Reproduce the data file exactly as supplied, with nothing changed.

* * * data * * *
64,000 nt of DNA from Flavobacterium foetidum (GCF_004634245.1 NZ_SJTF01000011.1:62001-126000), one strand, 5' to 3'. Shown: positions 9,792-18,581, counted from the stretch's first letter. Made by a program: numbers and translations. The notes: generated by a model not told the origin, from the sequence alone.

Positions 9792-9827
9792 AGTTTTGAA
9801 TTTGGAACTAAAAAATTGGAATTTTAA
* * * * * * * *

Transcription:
64,000 nt of DNA from Flavobacterium foetidum (GCF_004634245.1 NZ_SJTF01000011.1:62001-126000), one strand, 5' to 3'. Shown: positions 9,792-18,581, counted from the stretch's first letter. Made by a program: numbers and translations. The notes: generated by a model not told the origin, from the sequence alone.

Positions 9792-9827
9792 AGTTTTGAA
9801 TTTGGAACTAAAAAATTGGAATTTTAA